As he approaches Jerusalem, we meet the crowds. In Luke’s account of the triumphal entry, it is specifically mentioned that they praised God for the mighty works they had seen. Ah – so they are primarily interested in Jesus because of what he did – all the miracles he performed. It is significant that they waved palm branches, which are associated with the Feast of Booths, celebrated each year to remember that their ancestors dwelt in the desert in tents. Significant, because the Jews believed they would celebrate this feast in perpetuity when the Messiah came. So they acknowledge Christ as the Messiah of Judaism, but most likely only because they believed this miracle man could free them from Roman occupation. Jesus seemed to accept their praises, even though they were only interested in him because of what he did, not so much in who he was. A stage of spiritual growth perhaps? The yet immature Christian’s heart turns to God primarily for help, not for intimacy. It is a form of acceptance, a welcome, but an incomplete one. This heart tends to turn away from God and neglect worship and prayer when things go well. Sound familiar? While God most certainly invites us to turn to him in times of trouble, we miss out on the best part of our walk with him if we stop there.
And that brings us to the fourth and final group: his disciples. The twelve who had been with him for most of the past three years, who had learned not to question his orders, and most of all had come to love the man with whom they shared their life. That love showed in their worship. They took off their cloaks, their most valuable clothes, put them on the dirty donkey for Jesus to sit on, and spread them out on the dusty road for Jesus to ride on. In characteristic fashion, Jesus did not enter Jerusalem on a steed with fanfare and soldiers as an earthly king would. Instead, he continued in his simplicity, riding in on an unbroken donkey’s colt, fulfilling the Old Testament prophecies about how the Messiah would enter Jerusalem. And even though these disciples did not fully understand the meaning of all this, they did not hesitate to exalt their beloved Rabbi with all their hearts, giving him their best. That is the heart that receives Jesus fully, unconditionally. The heart that welcomes him in every circumstance and every part of life. The heart that delights in him whether he meets their expectations or not, whether he performs miracles or not, whether he allows suffering and want or abundance of shelter and provision. And that, dear friends, is the heart in which God himself delights.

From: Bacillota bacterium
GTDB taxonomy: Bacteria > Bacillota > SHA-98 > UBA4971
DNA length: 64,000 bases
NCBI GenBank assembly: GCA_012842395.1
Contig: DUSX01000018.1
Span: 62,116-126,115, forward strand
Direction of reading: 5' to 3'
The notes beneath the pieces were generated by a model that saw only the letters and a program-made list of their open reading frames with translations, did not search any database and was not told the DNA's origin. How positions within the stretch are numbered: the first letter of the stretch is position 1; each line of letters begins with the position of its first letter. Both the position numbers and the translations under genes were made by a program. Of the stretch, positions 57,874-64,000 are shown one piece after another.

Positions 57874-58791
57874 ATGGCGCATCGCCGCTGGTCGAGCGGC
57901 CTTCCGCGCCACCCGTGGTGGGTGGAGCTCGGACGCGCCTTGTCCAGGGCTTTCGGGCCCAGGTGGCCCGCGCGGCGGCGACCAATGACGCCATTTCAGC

So as we enter Easter weekend in which we celebrate the agony of Jesus’ suffering and death and the joy of his resurrection that purchased our right to call him Father and delight in him as a Friend, I ask you: How do you receive Jesus? Do you reject his desire for intimacy with you out of fear of upsetting the familiar or the daily routine? Do you serve him without seeking intimacy with him? Do you love him only or primarily because of what he does for you? Or do you welcome him into your heart with deep delight and hunger to know him as Father, Friend, Comforter, Counselor, Messiah?
As we reflect this week and weekend on what it cost Jesus for us to be reconciled to God, let it spur us on to go all the way, shedding anything that stands in the way of our knowing him intimately and being counted among his closest followers.
For His Glory,